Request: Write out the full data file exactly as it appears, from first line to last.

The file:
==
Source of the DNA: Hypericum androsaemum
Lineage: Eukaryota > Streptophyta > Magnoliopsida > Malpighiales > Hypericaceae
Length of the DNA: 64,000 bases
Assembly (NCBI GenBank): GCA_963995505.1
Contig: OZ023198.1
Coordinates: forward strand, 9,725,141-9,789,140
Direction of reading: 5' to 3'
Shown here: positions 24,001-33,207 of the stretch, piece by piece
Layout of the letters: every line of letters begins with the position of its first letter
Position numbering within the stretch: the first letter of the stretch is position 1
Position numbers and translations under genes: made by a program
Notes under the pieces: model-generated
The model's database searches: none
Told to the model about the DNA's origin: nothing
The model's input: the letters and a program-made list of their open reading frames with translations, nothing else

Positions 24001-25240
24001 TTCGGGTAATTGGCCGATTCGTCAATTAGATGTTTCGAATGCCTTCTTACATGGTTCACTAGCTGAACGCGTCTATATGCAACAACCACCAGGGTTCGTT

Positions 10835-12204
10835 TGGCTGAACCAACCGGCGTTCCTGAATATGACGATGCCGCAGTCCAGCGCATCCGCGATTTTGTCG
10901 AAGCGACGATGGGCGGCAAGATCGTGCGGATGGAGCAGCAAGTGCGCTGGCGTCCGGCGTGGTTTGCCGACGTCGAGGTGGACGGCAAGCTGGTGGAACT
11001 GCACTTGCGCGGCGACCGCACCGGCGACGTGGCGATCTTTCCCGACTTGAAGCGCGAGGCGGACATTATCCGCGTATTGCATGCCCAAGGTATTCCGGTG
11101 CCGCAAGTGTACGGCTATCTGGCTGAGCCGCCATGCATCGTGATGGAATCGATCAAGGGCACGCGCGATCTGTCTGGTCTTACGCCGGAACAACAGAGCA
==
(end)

Source of the DNA: Hypericum androsaemum
Lineage: Eukaryota > Streptophyta > Magnoliopsida > Malpighiales > Hypericaceae
Length of the DNA: 64,000 bases
Assembly (NCBI GenBank): GCA_963995505.1
Contig: OZ023198.1
Coordinates: forward strand, 9,725,141-9,789,140
Direction of reading: 5' to 3'
Shown here: positions 24,001-33,207 of the stretch, piece by piece
Layout of the letters: every line of letters begins with the position of its first letter
Position numbering within the stretch: the first letter of the stretch is position 1
Position numbers and translations under genes: made by a program
Notes under the pieces: model-generated
The model's database searches: none
Told to the model about the DNA's origin: nothing
The model's input: the letters and a program-made list of their open reading frames with translations, nothing else

Positions 24001-25240
24001 TTCGGGTAATTGGCCGATTCGTCAATTAGATGTTTCGAATGCCTTCTTACATGGTTCACTAGCTGAACGCGTCTATATGCAACAACCACCAGGGTTCGTT

Positions 10835-12204
10835 TGGCTGAACCAACCGGCGTTCCTGAATATGACGATGCCGCAGTCCAGCGCATCCGCGATTTTGTCG
10901 AAGCGACGATGGGCGGCAAGATCGTGCGGATGGAGCAGCAAGTGCGCTGGCGTCCGGCGTGGTTTGCCGACGTCGAGGTGGACGGCAAGCTGGTGGAACT
11001 GCACTTGCGCGGCGACCGCACCGGCGACGTGGCGATCTTTCCCGACTTGAAGCGCGAGGCGGACATTATCCGCGTATTGCATGCCCAAGGTATTCCGGTG
11101 CCGCAAGTGTACGGCTATCTGGCTGAGCCGCCATGCATCGTGATGGAATCGATCAAGGGCACGCGCGATCTGTCTGGTCTTACGCCGGAACAACAGAGCA